By the early 16th century, Portugal was the first to enter commercial trade with China. Routine trade was soon followed by the Dutch and English East India Company.  Among the first batches of porcelain to sail to Holland were made in the late Ming, called Kraak wares. As trade expanded, European ships would transship through ports in Southeast Asia, and some goods would be sold or traded to local markets. The majorly of Chinese export porcelain to the west was produced in the 18th century. During this time western export porcelain branched into several styles and classifications among collectors. Polychrome porcelain such as ‘Famille rose’ ‘Famille Verte ‘Famille Jaune palettes and colored monochrome palettes were quickly replacing the popularity of the blue and white palette. Consumers also started requesting porcelain in western silverware shapes to suit their domestic usage.  While there was still an appeal for Chinese iconography on wares, made to order European subjects and armorial porcelain with western icons and coats of arms were also circulating.  At the same time, the rise of European porcelain factories in the 18th century facilitated competition and reproductions, and by the end of the 18th century, there was less demand to import from China.

With the market in Europe dying down, demand came from additional markets. Before their independence, porcelain brought by the American colonials had to be dealt with through the English, but America eventually entered direct trade with China after their liberation in 1776. Made to order examples include motifs like the American eagle, the founding fathers, and existing variations in the European market.   Furthermore, the Chinese were still exporting to the Middle East, Thailand, Indonesia, Philippines, Vietnam, and Nyonya straits of Chinese that were settling in Malaysia and Singapore.


Markings on Export Porcelain

In the early years of trade, Chinese export porcelain had reign markings. This was because a portion of porcelain made for the Chinese market was simply exported (except for the Middle Eastern market). But as popularity grew in the 17th to 19th century, potters started specifically painting designs to the taste of other markets. Consequently, manufacturers cut back on using standard reign marks to the export markets, so rarely do we see export porcelain with markings. Although a factory, maker mark, or in some cases commissioned marks can be identified.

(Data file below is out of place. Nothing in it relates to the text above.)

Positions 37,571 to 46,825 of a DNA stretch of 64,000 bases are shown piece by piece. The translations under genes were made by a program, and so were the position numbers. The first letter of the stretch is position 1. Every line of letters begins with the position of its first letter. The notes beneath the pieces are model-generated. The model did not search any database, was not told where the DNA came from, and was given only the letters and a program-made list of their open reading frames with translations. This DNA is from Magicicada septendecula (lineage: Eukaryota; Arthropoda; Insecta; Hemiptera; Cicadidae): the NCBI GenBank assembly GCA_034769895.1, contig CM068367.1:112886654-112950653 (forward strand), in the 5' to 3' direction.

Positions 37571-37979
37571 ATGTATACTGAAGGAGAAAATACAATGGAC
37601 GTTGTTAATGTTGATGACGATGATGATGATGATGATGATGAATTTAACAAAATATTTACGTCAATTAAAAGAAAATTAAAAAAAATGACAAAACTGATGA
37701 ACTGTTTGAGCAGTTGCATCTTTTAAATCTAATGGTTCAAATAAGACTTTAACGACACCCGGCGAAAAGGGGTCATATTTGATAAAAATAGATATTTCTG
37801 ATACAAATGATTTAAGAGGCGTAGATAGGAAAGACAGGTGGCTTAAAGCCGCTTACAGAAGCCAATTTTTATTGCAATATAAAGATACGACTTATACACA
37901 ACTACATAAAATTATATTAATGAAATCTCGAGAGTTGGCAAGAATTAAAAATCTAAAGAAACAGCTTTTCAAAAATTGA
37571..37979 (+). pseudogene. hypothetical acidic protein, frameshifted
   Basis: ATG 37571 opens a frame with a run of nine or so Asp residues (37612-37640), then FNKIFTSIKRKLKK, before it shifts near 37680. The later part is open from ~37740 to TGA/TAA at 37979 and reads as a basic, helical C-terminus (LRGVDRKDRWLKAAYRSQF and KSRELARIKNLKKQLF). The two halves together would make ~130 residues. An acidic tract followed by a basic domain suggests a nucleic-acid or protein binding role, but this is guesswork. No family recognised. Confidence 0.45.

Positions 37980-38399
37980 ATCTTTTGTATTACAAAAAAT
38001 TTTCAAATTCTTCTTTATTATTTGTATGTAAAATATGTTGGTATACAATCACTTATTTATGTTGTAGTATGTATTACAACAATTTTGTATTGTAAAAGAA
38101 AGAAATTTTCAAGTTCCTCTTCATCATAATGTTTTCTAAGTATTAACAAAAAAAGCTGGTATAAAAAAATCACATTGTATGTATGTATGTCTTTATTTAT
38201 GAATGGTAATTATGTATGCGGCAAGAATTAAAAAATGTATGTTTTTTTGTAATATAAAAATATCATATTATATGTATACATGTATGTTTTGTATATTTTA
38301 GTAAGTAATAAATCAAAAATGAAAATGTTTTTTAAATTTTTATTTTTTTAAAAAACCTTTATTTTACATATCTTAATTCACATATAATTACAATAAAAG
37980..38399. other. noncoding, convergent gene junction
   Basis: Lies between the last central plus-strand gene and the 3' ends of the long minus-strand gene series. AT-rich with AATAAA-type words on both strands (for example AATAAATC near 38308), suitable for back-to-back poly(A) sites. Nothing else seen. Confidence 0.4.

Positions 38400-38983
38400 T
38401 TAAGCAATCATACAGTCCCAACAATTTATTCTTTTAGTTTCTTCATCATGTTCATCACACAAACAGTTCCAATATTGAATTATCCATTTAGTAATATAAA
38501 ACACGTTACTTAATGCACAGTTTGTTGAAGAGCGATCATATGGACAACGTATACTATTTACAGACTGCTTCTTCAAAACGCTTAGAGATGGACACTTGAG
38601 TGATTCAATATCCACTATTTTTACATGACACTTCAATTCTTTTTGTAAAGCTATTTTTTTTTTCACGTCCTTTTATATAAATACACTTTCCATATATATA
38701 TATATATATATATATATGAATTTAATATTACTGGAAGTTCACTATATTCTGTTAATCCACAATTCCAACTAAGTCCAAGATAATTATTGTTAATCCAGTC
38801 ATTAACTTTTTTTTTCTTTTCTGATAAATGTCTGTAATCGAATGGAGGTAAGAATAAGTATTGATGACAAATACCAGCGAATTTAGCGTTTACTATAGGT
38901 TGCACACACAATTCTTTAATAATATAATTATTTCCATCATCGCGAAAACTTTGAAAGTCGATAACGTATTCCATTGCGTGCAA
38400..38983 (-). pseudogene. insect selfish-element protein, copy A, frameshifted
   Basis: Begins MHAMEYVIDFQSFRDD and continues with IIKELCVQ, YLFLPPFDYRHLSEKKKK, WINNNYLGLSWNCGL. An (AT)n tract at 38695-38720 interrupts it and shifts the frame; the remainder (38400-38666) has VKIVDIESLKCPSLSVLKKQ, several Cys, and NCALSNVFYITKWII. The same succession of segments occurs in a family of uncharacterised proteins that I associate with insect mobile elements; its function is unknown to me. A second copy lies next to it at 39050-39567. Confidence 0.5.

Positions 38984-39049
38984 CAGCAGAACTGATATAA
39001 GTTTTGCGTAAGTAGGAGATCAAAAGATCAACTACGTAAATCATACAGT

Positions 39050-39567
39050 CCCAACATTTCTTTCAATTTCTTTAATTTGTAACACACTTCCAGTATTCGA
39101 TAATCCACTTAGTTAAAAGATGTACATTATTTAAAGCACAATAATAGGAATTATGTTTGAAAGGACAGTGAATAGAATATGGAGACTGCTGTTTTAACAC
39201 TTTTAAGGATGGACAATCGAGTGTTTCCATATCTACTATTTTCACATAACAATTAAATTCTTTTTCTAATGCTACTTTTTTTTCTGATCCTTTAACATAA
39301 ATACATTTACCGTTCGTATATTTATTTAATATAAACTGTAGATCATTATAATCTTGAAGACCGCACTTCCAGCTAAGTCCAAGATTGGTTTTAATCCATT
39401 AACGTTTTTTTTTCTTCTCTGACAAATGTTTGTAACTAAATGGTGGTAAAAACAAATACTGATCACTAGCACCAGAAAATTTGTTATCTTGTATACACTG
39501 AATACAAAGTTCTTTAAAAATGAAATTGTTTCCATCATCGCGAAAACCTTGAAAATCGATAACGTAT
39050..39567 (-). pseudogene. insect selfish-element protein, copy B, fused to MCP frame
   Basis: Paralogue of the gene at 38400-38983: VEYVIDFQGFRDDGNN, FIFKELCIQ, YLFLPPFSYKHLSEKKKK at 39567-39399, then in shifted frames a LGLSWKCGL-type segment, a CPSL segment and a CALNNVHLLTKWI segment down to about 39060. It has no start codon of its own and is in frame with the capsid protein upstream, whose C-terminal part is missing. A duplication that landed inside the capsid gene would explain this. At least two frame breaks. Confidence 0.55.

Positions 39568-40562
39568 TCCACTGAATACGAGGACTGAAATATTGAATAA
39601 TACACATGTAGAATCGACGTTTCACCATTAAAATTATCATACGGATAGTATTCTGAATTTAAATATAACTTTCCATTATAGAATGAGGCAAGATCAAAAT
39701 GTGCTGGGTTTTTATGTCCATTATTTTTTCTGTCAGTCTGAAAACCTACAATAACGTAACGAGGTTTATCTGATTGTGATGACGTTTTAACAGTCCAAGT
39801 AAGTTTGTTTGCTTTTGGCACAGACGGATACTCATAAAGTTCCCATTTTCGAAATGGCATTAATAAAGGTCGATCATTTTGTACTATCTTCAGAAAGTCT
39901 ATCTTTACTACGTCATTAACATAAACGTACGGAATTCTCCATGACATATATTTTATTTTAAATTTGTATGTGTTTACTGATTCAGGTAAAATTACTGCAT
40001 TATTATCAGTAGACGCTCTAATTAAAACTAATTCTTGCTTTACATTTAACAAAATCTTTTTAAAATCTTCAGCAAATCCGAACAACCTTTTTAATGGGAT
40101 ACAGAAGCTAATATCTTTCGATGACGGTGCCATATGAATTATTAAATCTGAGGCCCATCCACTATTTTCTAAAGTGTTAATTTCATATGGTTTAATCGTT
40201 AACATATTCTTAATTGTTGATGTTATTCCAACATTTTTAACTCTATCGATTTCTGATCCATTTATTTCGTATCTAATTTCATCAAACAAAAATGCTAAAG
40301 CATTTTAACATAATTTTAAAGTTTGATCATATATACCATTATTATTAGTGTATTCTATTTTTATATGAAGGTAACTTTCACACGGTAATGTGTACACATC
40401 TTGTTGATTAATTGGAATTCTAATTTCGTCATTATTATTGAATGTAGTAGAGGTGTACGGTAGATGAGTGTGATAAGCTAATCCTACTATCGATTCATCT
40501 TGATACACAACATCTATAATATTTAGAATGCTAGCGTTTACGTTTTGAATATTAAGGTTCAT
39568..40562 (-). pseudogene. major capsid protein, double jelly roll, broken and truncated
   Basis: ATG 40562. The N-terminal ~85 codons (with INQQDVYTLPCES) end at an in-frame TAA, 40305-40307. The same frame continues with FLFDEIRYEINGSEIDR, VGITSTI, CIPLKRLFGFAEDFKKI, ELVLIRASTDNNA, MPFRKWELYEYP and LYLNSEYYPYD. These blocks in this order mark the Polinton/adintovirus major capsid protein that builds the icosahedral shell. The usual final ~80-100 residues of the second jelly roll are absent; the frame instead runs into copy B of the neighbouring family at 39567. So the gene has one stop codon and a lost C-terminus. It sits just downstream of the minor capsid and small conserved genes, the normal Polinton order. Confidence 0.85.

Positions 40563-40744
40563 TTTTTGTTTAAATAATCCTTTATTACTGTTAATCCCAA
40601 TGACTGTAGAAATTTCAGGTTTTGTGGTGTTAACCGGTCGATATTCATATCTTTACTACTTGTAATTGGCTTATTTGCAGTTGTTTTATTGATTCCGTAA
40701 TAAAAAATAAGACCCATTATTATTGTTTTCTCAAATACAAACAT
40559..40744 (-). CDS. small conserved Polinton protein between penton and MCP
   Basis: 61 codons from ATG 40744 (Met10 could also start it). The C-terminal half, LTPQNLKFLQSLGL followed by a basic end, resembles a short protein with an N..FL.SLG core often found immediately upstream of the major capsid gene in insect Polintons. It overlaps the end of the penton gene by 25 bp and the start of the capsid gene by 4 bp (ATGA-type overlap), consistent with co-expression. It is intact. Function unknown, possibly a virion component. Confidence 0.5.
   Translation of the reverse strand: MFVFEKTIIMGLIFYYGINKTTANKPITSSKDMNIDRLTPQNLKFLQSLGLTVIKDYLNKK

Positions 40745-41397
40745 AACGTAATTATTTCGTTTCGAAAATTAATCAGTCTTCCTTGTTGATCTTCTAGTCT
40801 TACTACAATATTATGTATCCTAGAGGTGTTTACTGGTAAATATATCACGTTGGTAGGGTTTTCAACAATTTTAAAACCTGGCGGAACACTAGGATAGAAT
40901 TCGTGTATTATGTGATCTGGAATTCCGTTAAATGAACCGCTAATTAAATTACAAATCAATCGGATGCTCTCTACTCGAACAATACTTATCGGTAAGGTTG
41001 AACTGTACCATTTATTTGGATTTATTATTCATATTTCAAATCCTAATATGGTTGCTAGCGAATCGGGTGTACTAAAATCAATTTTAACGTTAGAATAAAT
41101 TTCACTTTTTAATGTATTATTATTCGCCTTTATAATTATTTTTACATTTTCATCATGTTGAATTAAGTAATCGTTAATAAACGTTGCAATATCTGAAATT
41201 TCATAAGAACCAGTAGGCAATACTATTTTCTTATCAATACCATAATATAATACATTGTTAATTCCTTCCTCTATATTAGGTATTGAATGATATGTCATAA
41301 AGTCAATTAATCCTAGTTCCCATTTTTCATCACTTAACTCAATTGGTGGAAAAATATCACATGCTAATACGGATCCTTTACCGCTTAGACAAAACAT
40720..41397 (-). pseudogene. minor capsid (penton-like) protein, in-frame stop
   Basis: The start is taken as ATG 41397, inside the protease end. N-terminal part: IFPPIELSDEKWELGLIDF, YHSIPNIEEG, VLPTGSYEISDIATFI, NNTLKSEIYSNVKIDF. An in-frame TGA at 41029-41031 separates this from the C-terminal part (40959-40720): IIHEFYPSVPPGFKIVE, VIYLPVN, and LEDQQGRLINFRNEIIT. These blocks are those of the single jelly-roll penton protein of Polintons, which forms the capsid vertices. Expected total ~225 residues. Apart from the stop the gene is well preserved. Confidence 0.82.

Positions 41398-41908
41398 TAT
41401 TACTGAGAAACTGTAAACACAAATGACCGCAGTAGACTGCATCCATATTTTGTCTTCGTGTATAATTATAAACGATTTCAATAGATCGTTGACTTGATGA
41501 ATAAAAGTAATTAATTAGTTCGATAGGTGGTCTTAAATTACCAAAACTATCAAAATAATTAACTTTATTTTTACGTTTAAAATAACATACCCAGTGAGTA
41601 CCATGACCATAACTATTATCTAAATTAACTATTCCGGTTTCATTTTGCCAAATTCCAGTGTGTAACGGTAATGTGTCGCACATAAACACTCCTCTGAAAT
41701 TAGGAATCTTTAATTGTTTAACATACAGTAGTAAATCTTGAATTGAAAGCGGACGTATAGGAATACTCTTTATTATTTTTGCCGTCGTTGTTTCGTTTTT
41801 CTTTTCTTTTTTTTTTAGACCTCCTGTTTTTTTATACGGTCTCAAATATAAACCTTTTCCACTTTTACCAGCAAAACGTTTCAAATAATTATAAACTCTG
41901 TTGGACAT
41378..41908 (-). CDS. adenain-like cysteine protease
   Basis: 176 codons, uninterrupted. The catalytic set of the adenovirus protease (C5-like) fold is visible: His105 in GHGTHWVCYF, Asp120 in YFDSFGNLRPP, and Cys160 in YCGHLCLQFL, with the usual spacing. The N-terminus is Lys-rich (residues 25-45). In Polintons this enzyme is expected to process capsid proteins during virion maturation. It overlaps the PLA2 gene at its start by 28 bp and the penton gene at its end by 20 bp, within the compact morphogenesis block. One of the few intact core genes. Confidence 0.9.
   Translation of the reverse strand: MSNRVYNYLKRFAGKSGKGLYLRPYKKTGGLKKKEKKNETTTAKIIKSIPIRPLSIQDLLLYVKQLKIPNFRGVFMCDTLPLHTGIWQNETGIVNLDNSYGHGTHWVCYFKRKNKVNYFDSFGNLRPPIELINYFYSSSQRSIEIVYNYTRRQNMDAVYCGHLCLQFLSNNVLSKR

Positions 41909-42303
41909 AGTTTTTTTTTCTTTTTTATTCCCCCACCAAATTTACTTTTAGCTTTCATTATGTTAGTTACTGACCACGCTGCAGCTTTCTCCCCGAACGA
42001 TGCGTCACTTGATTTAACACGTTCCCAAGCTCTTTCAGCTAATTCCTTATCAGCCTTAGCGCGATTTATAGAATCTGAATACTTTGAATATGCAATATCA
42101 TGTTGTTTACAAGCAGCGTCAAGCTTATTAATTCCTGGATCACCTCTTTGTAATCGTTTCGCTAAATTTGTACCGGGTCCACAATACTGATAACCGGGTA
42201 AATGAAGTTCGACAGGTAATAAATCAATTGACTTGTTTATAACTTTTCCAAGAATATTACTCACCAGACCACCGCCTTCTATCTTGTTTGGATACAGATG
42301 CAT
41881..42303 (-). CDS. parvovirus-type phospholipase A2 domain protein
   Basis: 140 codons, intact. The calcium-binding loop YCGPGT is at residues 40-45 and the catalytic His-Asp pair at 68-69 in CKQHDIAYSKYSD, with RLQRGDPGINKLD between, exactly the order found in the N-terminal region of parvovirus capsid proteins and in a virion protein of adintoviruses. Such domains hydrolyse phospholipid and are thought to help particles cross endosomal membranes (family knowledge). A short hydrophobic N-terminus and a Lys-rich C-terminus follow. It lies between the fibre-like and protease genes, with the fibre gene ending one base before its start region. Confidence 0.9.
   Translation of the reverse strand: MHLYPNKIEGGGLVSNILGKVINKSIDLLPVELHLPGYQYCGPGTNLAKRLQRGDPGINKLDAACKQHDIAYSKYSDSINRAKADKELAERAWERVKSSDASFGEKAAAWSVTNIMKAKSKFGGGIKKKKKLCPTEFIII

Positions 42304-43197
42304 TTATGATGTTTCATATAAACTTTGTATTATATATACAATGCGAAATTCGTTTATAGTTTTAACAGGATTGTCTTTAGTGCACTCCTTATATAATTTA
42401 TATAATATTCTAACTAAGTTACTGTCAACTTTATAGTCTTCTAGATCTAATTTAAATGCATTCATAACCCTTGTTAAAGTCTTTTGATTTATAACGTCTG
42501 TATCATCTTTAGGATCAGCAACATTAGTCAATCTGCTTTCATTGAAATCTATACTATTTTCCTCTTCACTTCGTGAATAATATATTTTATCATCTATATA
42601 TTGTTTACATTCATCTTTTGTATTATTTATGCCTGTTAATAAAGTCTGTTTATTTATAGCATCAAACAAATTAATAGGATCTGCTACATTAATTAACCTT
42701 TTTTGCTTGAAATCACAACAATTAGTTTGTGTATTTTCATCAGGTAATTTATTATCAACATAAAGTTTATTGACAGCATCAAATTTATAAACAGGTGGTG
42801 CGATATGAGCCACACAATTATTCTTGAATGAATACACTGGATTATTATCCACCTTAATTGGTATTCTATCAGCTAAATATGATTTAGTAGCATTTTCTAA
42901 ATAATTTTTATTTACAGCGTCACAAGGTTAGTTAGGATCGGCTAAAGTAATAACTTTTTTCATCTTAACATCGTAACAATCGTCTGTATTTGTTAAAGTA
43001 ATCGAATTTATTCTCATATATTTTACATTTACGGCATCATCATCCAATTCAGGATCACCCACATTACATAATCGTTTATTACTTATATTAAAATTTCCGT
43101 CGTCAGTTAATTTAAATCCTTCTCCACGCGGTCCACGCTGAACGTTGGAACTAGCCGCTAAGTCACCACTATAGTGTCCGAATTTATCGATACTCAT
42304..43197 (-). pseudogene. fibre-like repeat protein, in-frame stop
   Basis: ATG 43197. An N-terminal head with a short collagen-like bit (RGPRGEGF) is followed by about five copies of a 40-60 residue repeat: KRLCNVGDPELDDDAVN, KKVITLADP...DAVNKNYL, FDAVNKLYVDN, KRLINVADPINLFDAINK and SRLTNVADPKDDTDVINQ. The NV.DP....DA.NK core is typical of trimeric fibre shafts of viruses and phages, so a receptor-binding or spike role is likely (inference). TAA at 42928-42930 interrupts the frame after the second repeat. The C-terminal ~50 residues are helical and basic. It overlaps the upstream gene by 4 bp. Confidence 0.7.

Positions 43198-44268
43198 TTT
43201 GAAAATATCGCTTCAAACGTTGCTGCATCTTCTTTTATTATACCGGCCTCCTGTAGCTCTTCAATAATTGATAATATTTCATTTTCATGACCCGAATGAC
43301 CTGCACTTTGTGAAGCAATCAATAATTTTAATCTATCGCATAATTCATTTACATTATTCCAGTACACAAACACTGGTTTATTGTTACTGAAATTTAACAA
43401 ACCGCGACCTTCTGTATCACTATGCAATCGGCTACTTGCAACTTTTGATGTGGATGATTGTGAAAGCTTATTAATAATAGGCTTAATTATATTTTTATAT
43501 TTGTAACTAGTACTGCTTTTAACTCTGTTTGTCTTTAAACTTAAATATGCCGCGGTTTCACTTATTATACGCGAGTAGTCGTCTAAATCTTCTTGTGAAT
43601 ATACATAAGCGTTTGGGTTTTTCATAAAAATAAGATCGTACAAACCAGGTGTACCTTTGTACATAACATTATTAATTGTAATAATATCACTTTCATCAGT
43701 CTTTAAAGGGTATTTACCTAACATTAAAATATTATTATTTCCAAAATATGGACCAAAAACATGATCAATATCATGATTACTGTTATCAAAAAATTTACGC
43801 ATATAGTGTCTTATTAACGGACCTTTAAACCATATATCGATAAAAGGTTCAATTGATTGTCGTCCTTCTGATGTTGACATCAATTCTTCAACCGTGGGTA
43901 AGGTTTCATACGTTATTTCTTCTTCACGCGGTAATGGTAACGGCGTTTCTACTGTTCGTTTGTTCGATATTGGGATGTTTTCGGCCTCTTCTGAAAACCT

Chinese Export Porcelain with Thai Mark 'Jor Por Ror'

A commissioned blue and white export for the Thai court, marked ‘จปร สยาม ๑๒๕๐’ or ‘Jor Por Ror Siam 1250’. Which is the royal insignia for King Rama V and dated with Thai Minor Era ‘1250’. Format and designs influenced by classic Chinese tastes.

Further Reading

The British Museum (2017) ‘Chinese porcelain: production and export’.  In Smarthistory.

Corbeiller C. and Frelinghuysen A. (2003) ‘Chinese Export Porcelain’. The Metropolitan Museum of Art Bulletin. Vol. 60, No. 3, pp. 1+5-60.

Davison G. (2021) Marks on Chinese Ceramics. Pureprint Group.

Dillon M. (1992) ‘Transport and Marketing in the Development of the Jingdezhen Porcelain Industry during the Ming and Qing Dynasties’. In Journal of the Economic and Social History of the Orient. Vol. 35, No. 3, pp. 278-290.

Kerr R. (1991) ‘The Reception of Chinese and Japanese Porcelain in Europe’. The United Nations Educational, Scientific and Cultural Organization. Link 

Krahl R. (1986) ‘Export Porcelain Fit for the Chinese Emperor. Early Chinese Blue-and-White in the Topkapǐ Saray Museum, Istanbul’ in The Journal of the Royal Asiatic Society of Great Britain and Ireland. No. 1, pp. 68-92.

Lim T. S. (2018) ‘Chinese Ceramics in Southeast Asia’ in Encyclopedia of Global Archaeology. P 1-16.

Medley M. (1975) ‘Islam, Chinese Porcelain and Ardabīl’ in Iran. Vol. 13, pp. 31-37. Taylor & Francis, Ltd.

Munger J. and Frelinghuysen A. C. (2003) ‘East and West: Chinese Export Porcelain.’ In Heilbrunn Timeline of Art History. New York: The Metropolitan Museum of Art. Link

Witkowski, T. H. (2016) ‘Early history and distribution of trade ceramics in Southeast Asia’. in Journal of Historical Research in Marketing.

Woodward H. (2013) ‘Seventeen-Century Chinese Porcelain in Various Worlds’.  In The Journal of the Walters Art Museum. Vol. 70/71, pp. 25-38.